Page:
During its presidency, the Czech Republic wants to push for visa liberalization in Kosovo

During its presidency, the Czech Republic wants to push for visa liberalization in Kosovo

The Czech Republic intends to advance the Western Balkans agenda during its EU Council Presidency, in particular visa liberalization for Kosovo.

In an interview with EURACTIV Czech Republic, the Ambassador of the Czech Republic in Sarajevo Ivana Hlavsová outlined several goals of her country’s presidency in relation to the Western Balkans. One of them is visa liberalization for Kosovo.

“This country had conditions attached and fulfilled them several years ago, as confirmed by the European Commission at the time. However, the visa requirement has not yet been lifted. That is a clear question for us and we will try to push this file as far as possible.”and explained by Mrs. Hlavsová.

Other Czech projects are already taking shape, France has found a way to resolve the dispute between Bulgaria and North Macedonia, paving the way for the start of enlargement negotiations for North Macedonia and Albania.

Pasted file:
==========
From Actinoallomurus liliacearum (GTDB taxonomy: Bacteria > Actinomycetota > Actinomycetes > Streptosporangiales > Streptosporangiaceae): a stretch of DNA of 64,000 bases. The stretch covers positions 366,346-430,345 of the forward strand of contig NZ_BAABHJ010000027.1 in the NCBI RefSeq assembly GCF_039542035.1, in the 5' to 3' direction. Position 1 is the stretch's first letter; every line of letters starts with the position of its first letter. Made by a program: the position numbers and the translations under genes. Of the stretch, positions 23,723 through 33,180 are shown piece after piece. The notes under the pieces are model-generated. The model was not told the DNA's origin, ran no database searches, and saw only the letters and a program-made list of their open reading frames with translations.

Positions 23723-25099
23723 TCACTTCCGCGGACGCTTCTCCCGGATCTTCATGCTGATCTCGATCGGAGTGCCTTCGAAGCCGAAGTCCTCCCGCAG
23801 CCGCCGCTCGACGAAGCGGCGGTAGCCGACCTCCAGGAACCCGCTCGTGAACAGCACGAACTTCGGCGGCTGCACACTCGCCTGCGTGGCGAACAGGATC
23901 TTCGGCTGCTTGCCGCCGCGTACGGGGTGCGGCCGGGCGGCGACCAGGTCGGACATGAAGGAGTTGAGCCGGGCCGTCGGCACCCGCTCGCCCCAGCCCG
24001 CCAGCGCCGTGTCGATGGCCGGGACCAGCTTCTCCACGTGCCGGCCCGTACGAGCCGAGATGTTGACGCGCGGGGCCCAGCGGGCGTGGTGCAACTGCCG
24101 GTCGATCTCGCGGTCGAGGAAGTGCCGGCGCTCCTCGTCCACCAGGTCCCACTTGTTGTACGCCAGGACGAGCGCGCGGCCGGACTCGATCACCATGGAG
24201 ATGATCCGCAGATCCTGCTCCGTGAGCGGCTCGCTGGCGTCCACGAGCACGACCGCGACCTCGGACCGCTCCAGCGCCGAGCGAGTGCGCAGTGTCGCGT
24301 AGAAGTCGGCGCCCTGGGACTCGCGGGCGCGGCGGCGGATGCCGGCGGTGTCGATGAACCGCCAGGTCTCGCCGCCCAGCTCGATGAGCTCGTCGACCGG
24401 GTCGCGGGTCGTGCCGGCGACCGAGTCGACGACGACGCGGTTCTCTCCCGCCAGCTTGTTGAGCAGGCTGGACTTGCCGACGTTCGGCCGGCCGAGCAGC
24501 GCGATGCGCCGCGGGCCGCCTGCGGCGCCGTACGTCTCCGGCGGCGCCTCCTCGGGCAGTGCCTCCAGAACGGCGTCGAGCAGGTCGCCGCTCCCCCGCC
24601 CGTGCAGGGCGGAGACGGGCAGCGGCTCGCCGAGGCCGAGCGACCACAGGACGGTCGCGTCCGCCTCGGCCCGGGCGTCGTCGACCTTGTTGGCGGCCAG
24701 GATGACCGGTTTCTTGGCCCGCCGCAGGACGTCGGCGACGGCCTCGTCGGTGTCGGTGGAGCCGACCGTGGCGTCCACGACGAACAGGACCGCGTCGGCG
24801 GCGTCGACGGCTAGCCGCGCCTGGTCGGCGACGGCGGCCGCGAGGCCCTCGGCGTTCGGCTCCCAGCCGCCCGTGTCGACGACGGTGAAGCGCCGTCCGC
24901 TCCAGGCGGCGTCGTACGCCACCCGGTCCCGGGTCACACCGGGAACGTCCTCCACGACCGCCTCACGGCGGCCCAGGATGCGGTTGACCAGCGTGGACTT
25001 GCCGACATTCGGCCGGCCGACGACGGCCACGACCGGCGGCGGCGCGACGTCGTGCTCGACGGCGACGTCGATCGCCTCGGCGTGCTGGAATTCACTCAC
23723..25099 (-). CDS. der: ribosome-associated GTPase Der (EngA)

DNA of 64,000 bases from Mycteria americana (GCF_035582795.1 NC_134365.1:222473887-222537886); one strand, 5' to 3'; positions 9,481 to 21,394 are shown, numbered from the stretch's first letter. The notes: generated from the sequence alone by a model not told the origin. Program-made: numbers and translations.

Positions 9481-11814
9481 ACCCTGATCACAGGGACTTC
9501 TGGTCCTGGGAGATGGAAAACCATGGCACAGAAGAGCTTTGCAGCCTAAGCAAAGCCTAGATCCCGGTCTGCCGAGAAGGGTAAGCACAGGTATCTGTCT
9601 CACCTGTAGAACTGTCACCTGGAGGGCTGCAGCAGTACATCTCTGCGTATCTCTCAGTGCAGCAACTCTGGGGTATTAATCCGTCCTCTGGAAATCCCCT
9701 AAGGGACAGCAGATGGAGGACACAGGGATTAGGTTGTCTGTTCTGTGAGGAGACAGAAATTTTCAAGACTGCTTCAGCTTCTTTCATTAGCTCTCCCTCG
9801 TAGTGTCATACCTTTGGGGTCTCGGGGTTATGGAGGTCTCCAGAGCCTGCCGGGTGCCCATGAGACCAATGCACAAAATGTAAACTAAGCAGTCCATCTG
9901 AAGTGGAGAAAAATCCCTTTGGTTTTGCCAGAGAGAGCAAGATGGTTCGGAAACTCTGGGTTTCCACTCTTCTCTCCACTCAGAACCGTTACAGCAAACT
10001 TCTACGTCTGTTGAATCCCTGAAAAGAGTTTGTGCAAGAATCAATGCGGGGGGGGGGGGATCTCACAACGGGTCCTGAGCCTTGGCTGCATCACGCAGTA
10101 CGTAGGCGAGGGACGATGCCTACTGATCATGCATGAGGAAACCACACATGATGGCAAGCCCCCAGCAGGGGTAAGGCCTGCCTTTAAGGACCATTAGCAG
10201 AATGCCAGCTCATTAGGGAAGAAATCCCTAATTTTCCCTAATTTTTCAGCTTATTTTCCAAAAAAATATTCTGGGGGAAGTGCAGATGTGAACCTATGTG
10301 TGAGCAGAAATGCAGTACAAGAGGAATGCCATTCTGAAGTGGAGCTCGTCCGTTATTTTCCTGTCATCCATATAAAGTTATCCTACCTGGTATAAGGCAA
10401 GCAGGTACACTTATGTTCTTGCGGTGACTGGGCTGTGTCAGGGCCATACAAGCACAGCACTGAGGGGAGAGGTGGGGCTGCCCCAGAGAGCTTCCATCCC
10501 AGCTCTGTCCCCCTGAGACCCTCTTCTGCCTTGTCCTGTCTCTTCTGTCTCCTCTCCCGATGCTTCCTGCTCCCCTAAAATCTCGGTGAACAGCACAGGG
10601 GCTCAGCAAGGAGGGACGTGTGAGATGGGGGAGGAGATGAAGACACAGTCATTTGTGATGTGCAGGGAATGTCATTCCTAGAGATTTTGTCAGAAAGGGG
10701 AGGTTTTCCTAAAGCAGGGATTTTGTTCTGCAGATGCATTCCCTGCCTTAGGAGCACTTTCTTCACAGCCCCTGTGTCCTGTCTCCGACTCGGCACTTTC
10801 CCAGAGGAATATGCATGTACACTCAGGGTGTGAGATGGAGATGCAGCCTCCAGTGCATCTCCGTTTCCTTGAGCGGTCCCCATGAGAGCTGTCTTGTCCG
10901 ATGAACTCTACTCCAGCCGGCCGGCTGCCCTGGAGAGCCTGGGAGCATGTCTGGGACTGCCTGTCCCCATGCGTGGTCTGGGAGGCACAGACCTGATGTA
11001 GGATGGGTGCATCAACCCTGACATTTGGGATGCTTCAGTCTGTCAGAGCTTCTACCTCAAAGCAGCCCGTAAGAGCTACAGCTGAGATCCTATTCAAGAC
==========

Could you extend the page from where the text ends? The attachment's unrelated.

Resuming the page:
Ms. Hlavsová claimed that the Czech Republic wants to eliminate bilateral disputes from the EU enlargement process.

“There are so many bilateral disputes in the Western Balkans that this could effectively stall the enlargement process. That is why we continue to say: settle your bilateral problems among yourselves.”said the diplomat.

Referring to Bosnia and Herzegovina, Ms Hlavsová said the ball was now in Sarajevo.

“Bosnia applied for membership in 2016 and in 2019 the European Commission carried out a readiness assessment and gave the country 14 key missions to start accession negotiations. We expect that at least some of these must be met in order to gain candidate status.”and explained by Mrs. Hlavsová.

According to the ambassador, some minor changes have been made, but no significant progress has been made due to the complexity of the domestic political situation.

“We, the Czech Presidency, would like to move forward on this issue, but the problem is much more on the side of Bosnia and Herzegovina. It’s not like in the case of North Macedonia and Albania, where those countries did everything and it was our turn.”she remembered.

Reference: www.euractiv.fr

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